Diversity, globalisation and rapid technological change are all woven into the fabric of modern societies. But it is striking that one of these seemingly-universal trends is often missing in corporate life.
Although this reality should be reflected in the business world, there is some data suggesting it is not the case yet, particularly when looking at gender diversity figures within the financial industry. And it is not just a matter of how many, it is more a question of how.
According to a 2018 report from the World Economic Forum on equal pay across genders, Italy ranked 126th out of 144 countries surveyed worldwide. And the share of unpaid daily work was of 61.5% for Italian women versus a 22.9% for men. These were just some of the figures leading Italy to the less virtuous countries on this report.
Women make up almost half of the labour force at a global level, but the higher we go in the earnings distribution, the fewer women we encounter. And they are also under-represented in leadership positions, constituting a major obstacle for closing the remaining gender pay gaps and achieving full gender equality.
In an attempt to tackle the issue, policymakers proposed mandated gender quotas. Norway was the first country passing a law requiring a minimum of 40% of each gender on the board of directors of public limited companies in 2003. Since then, Austria, Belgium, Denmark, France, Ireland, Iceland, Italy, Germany, the Netherlands, and Spain have adopted similar regulations.
And they had some positive effect: Female board membership of large listed companies in the EU increased from 12% in 2010 to 23% in 2016. It is not that clear, however, whether mandated gender quotas have an impact on women who are not on corporate boards as well.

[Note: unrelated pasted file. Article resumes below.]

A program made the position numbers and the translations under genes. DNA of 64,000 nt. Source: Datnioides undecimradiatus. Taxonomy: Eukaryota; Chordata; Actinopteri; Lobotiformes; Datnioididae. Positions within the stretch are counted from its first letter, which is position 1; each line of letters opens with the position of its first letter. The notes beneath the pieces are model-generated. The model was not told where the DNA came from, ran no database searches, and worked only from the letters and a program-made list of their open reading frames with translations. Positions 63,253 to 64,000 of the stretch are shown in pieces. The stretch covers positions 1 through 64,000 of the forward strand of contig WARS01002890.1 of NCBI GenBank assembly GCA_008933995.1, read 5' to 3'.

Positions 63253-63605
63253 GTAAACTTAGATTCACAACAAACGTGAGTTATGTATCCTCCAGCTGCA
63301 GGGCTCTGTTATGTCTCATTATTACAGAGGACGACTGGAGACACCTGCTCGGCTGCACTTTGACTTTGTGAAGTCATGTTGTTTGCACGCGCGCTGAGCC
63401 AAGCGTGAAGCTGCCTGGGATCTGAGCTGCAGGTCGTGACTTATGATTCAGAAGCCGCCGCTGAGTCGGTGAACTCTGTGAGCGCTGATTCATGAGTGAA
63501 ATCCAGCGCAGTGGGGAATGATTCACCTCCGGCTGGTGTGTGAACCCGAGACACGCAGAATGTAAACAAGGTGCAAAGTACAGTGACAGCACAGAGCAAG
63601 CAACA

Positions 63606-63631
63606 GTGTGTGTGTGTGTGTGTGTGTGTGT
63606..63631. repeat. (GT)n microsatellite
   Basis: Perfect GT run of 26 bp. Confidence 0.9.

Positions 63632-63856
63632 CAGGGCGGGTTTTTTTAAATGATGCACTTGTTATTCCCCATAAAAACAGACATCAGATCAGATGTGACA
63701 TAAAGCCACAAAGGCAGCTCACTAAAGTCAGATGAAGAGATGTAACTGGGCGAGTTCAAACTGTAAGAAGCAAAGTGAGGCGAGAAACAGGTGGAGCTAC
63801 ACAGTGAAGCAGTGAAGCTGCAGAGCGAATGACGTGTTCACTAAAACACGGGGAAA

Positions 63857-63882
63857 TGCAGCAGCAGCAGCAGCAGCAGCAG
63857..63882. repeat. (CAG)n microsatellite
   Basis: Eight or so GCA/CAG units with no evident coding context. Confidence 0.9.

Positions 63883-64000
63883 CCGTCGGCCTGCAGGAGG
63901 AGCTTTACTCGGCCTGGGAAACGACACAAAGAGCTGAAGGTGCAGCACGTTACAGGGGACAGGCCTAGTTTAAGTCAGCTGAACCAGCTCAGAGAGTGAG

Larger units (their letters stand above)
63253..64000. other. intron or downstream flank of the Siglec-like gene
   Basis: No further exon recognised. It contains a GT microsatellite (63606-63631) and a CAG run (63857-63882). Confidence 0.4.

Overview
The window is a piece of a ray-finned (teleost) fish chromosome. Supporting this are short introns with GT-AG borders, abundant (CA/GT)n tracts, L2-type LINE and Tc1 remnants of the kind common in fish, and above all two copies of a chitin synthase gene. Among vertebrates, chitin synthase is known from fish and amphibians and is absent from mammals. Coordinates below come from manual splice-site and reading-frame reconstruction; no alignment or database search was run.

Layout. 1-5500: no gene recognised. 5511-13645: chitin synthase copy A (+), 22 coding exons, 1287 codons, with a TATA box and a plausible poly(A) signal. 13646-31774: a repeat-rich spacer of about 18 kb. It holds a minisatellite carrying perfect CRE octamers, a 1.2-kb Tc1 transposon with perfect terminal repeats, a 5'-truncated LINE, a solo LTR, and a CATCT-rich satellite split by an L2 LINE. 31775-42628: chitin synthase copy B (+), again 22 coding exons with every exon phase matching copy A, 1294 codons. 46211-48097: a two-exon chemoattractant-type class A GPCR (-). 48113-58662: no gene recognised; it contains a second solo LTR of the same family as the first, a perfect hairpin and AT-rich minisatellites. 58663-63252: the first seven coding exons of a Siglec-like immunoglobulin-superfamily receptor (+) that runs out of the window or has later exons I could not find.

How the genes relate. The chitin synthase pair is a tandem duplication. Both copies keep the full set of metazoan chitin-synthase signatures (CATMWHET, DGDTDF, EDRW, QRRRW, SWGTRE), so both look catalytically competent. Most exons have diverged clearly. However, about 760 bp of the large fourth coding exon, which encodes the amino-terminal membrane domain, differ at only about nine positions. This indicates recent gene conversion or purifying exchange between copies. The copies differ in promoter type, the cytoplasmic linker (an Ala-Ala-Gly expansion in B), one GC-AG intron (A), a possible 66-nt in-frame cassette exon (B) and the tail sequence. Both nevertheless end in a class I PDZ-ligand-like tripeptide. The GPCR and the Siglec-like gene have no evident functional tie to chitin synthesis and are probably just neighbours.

We all embrace them, and they might be effective as a policy measure to promote female career progression to the top levels but, let us be honest, they are not enough. If I may, I would suggest policymakers to change their focus from requiring quotas for the top of an organisation to the much broader responsibility of getting a more balanced gender division, for instance by encouraging more men to take advantage of parental leave scheme.
And setting aside common sense, fairness, and any moral obligation, we can just mention some of the business benefits of women empowerment at work. McKinsey's most recent Delivering Through Diversity report found that corporations that embrace gender diversity on their executive teams were more competitive and 21% more likely to experience above-average profitability.
It has also been estimated that closing the gender gap would add $28trn to the value of the global economy by 2025 - a 26% increase compared to the current figure.
But it's not all that bad, great progress has been made too. Although it is true that the fight to improve gender equality still goes on, at least the message seems to be getting through.
It is great to see more and more women speaking at industry conferences and events, and the number of high quality entries in these industry awards showed there are so many women who are making huge achievements.
With the ethos to recognise those great achievements InvestmentEurope launched the Women In Investment Awards Italy 2019, boosted by the conviction that they could play a valuable role in drawing attention to the issue while demonstrating that real change is happening.
The Awards aimed primarily to recognise and honour the inspiring achievements of women working for the investment industry in Italy, but also the organisations and mentors supporting them.
But they were also designed to prompt debate, as well as helping to shape the discussion around gender, and other strands of diversity, in the financial sector.
Award-winning stories of individuals can also serve to inspire others and encourage them to keep pushing to unleash their greatest potential.
But let us not forget that diversity and inclusion are not a one-time campaign, initiative, or PR glow. Diversity promotion in the workplace is a work-in-progress task, that needs to be maintained and cultivated to guarantee effectiveness. It might be an uphill battle, but prosperity, development, and success of our societies depends on it.